When you look at life from a “cell’s eye” perspective, then every cell alive today sees its own history as having been alive since the dawn of life some 4 billion years ago.
That is true of cells in bacteria, plants or us.
From the perspective of each of those cells, every time a division happened, it was the “other one” that went and did whatever it did.
Thus, the default mode of cellular life must be indefinite.
Age induced cellular senescence must be an added layer of systems.
It is not a primary aspect of cellular life.
As such, we must be able to regulate it in some fashion.
We just need to model it.
To my mind, nothing is more important than building a working digital model of a cell, complete will all the levels of interaction that happen.
It is a massive computational task, and once we do it, we will be able to use statistical tools to find those interactions that mediate the “aging” mechanisms. Then we can design and test effective mitigation strategies.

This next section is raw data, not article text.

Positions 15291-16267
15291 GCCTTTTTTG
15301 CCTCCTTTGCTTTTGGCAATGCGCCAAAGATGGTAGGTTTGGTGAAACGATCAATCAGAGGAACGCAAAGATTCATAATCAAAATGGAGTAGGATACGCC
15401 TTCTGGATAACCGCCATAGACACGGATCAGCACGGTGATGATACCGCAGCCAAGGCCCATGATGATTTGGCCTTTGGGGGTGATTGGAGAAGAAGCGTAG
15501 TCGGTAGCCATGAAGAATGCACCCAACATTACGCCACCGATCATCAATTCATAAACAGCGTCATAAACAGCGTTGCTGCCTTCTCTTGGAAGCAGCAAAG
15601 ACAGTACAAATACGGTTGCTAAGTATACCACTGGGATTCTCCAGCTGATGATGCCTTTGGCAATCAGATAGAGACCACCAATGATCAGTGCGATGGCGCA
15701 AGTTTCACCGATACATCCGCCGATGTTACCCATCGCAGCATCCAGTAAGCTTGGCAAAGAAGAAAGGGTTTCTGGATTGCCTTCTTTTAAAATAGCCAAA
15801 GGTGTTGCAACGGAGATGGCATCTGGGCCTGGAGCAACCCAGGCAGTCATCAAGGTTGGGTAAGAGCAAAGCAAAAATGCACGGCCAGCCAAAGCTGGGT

This much was obvious to me in 1974.
How we alter our social and technical institutions to mitigate all the other sources of risk to long life has been the dominant question in my mind since 1974.
It seems that the very idea of measuring value in exchange, in markets, is now the single greatest generator of such risk.
Full automation of production and distribution put the interests of market value and the interests of human life in direct opposition. Anything universally abundant has zero value in a market, but humans require a universal abundance of a basic set of goods an services to survive and flourish.
Markets were a great tool in times of genuine scarcity, but as our ability to to automate exponentially expands the incentives of markets and the needs of humanity become diametrically opposed.
We are in that transition zone.
How we manage that transition will define our survival probabilities.